Failed auto talks raise freshman senator's status

Business Materials 13 December 2008 05:19 (UTC +04:00)

When the auto bailout talks collapsed, Sen. Bob Corker won by losing.

The freshman Republican from Tennessee represented conservative Republicans who opposed the $14 billion rescue package passed by the House and saw Senate negotiations as one last chance to bludgeon organized labor before the GOP minority shrinks and Democrats expand their control of government, AP reported.

Corker late Thursday pushed the United Auto Workers toward a firm date in 2009 by which wages and benefits would be reduced to match those of foreign manufacturers - a demand that by all accounts was the deal-killer.

That may not have been an accident, according to the key Democrat in the room. Banking Committee Chairman Christopher Dodd had high praise for Corker, but suggested that the freshman senator may have been used by more-senior Republicans with little to gain from a deal with UAW.

"If perfection was supposed to be his goal, he was sent on a mission he could never complete," Dodd said of Corker.

Labor balked, talks abruptly ended and to no one's surprise, Republicans swiftly helped sink the House-passed rescue package.

By the time the sun rose on Friday, the 110th Congress had left town - possibly for good - and President George W. Bush was ready to find another way using the Treasury, the Federal Reserve or both to get billions of dollars in loans to the auto companies.

During the two-year session, the first in a dozen years that Democrats controlled the House and the Senate, the ruling majority failed to make good on a raft of promises because of opposition from Bush.

But on the rescue package this week, Bush was with them - if only because he was unwilling to let the industry, and the 3 million jobs that depend on it, perish on his watch.

What Democrats didn't have was support from conservative Republicans with little to lose from making a target of organized labor and bucking their own lame duck president.

The sticking point, all sides agreed, was Republicans' demand for a specific date, and labor's refusal to give one, by which cuts would be made to bring unionized workers' pay into line with that at nonunion U.S. plants of Japanese carmakers.

"It became really an impossible condition to meet, both politically and economically," Dodd, D-Conn., told reporters Friday. Dodd said that if he had agreed and presented such a deal to his Democratic colleagues, "there would have been a riot."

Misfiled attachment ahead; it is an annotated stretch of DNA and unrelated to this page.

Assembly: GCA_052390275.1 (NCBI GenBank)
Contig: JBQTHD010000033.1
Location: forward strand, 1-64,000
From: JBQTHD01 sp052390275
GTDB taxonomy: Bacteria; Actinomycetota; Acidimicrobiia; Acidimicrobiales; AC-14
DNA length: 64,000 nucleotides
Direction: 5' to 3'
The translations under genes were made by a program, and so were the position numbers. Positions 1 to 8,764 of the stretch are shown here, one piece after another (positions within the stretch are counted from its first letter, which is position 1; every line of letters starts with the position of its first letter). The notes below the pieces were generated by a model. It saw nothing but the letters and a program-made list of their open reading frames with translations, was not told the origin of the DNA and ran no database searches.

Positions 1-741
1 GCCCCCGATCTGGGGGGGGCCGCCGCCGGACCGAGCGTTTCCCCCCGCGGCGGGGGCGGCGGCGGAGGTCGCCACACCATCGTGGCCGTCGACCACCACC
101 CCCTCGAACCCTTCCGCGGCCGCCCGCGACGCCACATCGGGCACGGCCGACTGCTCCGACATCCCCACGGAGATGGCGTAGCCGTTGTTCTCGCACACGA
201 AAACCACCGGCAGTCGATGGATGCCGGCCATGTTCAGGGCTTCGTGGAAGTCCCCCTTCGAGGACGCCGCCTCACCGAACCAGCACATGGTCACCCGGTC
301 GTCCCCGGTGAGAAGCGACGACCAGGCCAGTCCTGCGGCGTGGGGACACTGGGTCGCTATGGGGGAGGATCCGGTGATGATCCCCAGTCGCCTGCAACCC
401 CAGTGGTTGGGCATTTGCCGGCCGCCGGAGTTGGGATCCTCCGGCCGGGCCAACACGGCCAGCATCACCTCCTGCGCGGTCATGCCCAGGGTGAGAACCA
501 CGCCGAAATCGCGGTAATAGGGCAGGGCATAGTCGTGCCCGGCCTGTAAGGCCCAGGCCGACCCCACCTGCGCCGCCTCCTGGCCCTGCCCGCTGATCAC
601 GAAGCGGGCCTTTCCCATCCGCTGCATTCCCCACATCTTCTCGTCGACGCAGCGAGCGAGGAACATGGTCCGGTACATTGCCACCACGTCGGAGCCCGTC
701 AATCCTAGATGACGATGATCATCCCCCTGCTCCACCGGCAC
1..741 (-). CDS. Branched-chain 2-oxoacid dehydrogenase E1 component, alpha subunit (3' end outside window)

Whether used by senior colleagues or not, Corker raised his profile and won the respect of Republicans and the trust of some Democrats - particularly Dodd, the chairman of the Senate Banking Committee. Corker only joined the committee in January, but Dodd's respect will give him more than a normal freshman senator's clout as the auto industry's fate and the economy consume the opening months of the 111th Congress and President-elect Barack Obama's administration.

Even with an expanded majority and control of the White House, Democrats still will need Republicans to reach the 60 votes needed to block filibusters. That and his new visibility could make Corker a bigger-than-average fish in the shrinking Republican caucus.

The multimillionaire freshman senator - whose state is home to General Motors, Nissan and soon Volkswagen plants - said he carried only goodwill into the talks and felt disappointed that they collapsed "three words away" from a deal.

"You can't believe how close we were," said Corker, 56. "It's pretty surreal to me that we haven't reached an agreement."

He said he was seeking a deal that would effectively allow automakers to go into bankruptcy without using that term or acquiring its stigma. And he accused the White House of undercutting his negotiating power by making clear that, if the talks failed, Bush and Treasury Secretary Henry Paulson would consider throwing the companies a financial lifeline from the $700 billion financial bailout passed earlier.

Earlier, Bush had declared that money off-limits to the automakers, which initially strengthened Corker's hand.

UAW President Ron Gettelfinger, however, saw little reason to negotiate further with White House money on the way, Corker said.

"I think it being known that the White House at the end of the day would probably blink probably helped keep us from a deal," Corker told reporters.